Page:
This week’s report is a product evaluation of V-Person, the virtual agent offering of Creative Virtual, a privately held supplier that was founded in 2003 and is based in London, UK with offices in the US, India, the Netherlands, and Australia. The report updates our September 19, 2012 evaluation. Since that time, Creative Virtual has made significant, attractive, and very useful improvements to V-Person. Personalization is the most significant, most attractive, and most useful set of capabilities.
Personalized Customer Service
Creative Virtual takes the familiar rules-based approach to personalization, matching customer profile attributes with attributes of knowledgebase answers. Personalization V-Person is the first virtual agent offering to implement personalization. This is a big step forward for virtual agent technology and a big step for customer service.
As we stated in our report, virtual agents that can deliver personalized customer service are especially attractive for account management scenarios in financial services, government, healthcare, telecommunications, and travel. JP Morgan Chase Bank is the first user of V-Person’s personalization. Here’s a screen shot. Note that Richard Simons is CEO Creative Virtual USA.
We first saw this rules-based personalization approach in ecommerce systems back in the late 1990s. Rules executed at runtime matched customer/account profile attributes with product attributes to select and deliver content. Ecommerce systems stored and managed all of this account and product data. The stored and managed web content, too. The challenge for analysts and administrators was to minimize the number of rules processed. Too many times, in their zeal to deliver exactly the right content, they would ask the ecommerce systems to execute dozens of rules for every customer interaction. The time needed to process the rules might slow response time so much (Remember that this is 1990s era processing speed and power.) that customers frequently abandoned leave the site. Analysts learned this lesson and reduced the number of rules. Personalization was still pretty good.
Customer service applications have a different challenge to perform rules-based personalization. While their knowledgebase answers or cases/tickets have plenty of predefined attributes, they do not store and manage customer/account data. The customer/account profile attributes needed for personalization are typically stored and managed in CRM systems, billing systems, or account management systems—systems external to customer service applications. Application integration is required to collect the customer profile attributes that personalization rules use to select content.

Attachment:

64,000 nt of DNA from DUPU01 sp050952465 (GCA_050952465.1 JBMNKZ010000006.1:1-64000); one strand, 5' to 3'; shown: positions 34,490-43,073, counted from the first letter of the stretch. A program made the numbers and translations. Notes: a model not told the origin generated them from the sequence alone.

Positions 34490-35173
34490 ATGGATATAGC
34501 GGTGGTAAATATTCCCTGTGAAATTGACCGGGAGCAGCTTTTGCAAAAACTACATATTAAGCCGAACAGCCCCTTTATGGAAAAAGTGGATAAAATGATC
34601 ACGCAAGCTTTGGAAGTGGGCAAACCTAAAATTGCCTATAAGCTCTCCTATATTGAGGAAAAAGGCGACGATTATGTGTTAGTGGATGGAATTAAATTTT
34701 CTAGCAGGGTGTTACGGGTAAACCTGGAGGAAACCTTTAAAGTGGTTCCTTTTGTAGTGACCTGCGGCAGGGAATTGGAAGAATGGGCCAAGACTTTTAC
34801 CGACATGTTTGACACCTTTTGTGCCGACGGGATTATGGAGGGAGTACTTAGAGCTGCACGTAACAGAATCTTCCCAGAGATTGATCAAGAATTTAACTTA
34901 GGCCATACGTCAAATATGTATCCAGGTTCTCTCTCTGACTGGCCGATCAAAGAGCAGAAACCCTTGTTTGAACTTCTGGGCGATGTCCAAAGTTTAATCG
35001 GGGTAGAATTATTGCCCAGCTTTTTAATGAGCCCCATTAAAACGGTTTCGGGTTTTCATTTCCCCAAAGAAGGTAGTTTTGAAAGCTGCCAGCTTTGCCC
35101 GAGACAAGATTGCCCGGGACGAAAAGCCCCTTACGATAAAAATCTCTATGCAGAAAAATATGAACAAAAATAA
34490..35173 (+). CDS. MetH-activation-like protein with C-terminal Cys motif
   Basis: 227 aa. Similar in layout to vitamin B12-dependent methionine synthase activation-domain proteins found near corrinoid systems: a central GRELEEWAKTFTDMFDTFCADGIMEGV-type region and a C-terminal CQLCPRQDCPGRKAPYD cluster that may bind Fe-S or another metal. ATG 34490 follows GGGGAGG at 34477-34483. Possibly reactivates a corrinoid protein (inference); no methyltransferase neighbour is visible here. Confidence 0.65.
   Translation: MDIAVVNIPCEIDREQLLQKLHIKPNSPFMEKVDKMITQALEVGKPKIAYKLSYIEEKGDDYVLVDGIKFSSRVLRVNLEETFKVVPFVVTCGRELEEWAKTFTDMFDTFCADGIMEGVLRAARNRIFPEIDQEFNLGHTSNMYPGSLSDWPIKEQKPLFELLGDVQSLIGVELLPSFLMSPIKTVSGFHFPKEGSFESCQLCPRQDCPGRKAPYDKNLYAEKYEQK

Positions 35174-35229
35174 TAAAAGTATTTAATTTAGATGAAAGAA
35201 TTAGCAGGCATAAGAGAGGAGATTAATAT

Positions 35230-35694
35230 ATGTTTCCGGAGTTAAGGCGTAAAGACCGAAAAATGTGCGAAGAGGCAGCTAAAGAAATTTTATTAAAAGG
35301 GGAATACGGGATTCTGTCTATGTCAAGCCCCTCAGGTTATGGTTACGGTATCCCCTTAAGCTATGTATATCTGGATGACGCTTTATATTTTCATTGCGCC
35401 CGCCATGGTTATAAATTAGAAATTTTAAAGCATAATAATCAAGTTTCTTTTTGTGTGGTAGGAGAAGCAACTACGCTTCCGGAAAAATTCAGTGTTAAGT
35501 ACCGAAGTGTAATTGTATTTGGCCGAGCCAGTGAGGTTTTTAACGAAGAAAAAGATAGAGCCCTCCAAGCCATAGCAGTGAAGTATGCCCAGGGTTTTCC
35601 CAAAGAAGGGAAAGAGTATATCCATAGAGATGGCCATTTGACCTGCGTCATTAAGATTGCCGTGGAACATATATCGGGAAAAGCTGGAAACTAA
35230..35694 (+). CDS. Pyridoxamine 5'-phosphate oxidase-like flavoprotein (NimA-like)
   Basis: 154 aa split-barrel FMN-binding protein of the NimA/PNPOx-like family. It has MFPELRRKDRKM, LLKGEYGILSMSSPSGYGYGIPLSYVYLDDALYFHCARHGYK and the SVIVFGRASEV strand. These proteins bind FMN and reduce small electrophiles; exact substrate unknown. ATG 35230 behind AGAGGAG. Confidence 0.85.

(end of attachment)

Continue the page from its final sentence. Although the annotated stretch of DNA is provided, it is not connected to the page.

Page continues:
Customer service applications, particularly virtual agent applications, have not been so good at application integration. Most are missing high-level integration tools and/or packaged integration facilities. (Note though that IntelliResponse, whose IntelliResponse Virtual Agent is among the leading virtual agent offerings, just announced packaged integration with Salesforce Service Cloud. Major progress there.) Some don’t even expose web services or lower level APIs. That makes customer service application integration, the application integration necessary for personalized customer service, low-level programming work, work for the consultants of customer service application suppliers. That’s not a very attractive, very repeatable, or very cost effective approach.
Collecting Customer/Account Profile Attributes in V-Person
Creative Virtual offers two approaches for collecting customer/account profile data. The first is that low-level programming integration. Python scripting is V-Person’s integration mechanism. The second is cookies. Cookies can store the customer/account profile attributes collected by Python scripts in the first approach or analysts can use V-Person’s facilities to collect these attributes through a (virtual agent) question and (customer) answer dialog and then pass the data to web developers to set the cookies.
When use of virtual agent applications requires logging in to a customer support site, and it should for any account management activity, then online collection of customer profile attributes is a decent approach. Using cookies to store them has some advantages but, in this time of high sensitivity to privacy and security, certainly some disadvantages, too.
Back to the Future for Application Integration, too
Through its personalization capabilities, Creative Virtual has broken new ground and raised the bar for customer service. Props to them. The firm’s customers will be able to deliver a better customer service experience to their customers. That’s a terrific first step.
The next step has to be the application integration improvements to make the implementation of personalized customer service faster, easier, and more extensible. Programming by consultants within professional services engagements with customer service suppliers won’t cut it for the long term. What’s needed is exemplified by IntelliResponse’s new packaged integration with Salesforce Service Cloud—packaged integration with the leading CRM and account management products and higher-level integration mechanisms for integration with custom CRM and account management apps. Like rules-based personalization, packaged integration is widely used and well proven. Application integration standards have been around for years. Customer service application providers should go back to the future again.